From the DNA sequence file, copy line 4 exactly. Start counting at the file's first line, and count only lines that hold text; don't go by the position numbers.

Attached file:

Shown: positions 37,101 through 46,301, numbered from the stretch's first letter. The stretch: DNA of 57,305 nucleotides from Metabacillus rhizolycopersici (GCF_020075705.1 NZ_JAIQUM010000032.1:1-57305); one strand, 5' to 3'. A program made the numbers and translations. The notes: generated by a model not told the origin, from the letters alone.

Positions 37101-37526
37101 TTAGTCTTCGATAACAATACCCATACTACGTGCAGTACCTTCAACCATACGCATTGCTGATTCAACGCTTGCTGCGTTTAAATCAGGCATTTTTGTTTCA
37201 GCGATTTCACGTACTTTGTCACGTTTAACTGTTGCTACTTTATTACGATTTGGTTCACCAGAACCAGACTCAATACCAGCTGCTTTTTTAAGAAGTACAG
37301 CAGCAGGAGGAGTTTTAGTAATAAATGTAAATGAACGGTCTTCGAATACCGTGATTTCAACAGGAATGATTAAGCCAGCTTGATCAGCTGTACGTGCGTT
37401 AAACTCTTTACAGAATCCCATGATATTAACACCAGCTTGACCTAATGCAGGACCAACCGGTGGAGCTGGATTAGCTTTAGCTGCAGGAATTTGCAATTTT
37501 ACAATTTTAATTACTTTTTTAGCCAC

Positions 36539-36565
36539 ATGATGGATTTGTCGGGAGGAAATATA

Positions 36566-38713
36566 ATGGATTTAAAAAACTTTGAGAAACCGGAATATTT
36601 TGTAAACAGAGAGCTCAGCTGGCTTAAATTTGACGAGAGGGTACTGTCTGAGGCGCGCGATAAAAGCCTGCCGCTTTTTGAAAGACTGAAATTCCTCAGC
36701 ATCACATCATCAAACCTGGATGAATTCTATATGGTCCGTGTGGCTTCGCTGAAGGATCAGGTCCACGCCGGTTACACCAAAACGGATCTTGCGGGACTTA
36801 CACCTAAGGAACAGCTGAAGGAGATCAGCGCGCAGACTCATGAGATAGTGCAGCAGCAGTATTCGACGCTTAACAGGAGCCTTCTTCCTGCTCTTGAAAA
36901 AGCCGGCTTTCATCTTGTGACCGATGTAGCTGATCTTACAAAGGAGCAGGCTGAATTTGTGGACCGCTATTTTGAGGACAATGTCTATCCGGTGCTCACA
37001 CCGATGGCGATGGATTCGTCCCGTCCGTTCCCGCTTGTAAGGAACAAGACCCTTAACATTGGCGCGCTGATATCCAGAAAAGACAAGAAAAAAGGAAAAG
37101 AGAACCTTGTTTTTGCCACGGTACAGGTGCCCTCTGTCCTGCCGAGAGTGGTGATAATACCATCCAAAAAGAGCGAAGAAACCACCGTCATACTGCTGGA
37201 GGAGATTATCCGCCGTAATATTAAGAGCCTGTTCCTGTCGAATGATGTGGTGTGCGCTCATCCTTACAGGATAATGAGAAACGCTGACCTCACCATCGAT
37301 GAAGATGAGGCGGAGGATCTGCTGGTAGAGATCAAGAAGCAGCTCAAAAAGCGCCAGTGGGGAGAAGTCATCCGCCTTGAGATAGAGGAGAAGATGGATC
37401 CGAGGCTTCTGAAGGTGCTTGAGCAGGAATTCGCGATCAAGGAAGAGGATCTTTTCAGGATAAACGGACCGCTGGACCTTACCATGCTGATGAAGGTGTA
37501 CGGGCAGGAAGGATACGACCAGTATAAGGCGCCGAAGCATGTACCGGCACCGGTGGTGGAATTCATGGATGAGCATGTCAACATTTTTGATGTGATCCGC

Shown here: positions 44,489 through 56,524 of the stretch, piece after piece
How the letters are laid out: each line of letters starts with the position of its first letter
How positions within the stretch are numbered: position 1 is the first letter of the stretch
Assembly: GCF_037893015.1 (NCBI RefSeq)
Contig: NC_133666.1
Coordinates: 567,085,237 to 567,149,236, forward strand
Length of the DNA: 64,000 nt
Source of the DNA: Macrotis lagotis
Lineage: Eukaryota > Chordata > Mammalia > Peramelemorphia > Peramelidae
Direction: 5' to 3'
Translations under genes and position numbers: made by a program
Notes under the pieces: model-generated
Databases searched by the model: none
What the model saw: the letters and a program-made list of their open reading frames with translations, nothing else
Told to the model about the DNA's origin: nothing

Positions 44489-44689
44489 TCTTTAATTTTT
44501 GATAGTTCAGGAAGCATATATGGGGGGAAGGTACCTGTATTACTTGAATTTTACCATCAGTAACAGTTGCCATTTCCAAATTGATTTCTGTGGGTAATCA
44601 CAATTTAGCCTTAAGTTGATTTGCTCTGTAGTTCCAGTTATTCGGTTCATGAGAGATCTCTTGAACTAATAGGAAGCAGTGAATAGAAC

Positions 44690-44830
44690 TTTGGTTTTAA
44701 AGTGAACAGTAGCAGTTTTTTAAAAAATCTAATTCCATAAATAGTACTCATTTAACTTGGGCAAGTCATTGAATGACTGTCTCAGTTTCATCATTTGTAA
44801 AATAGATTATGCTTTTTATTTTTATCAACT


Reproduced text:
37201 GCGATTTCACGTACTTTGTCACGTTTAACTGTTGCTACTTTATTACGATTTGGTTCACCAGAACCAGACTCAATACCAGCTGCTTTTTTAAGAAGTACAG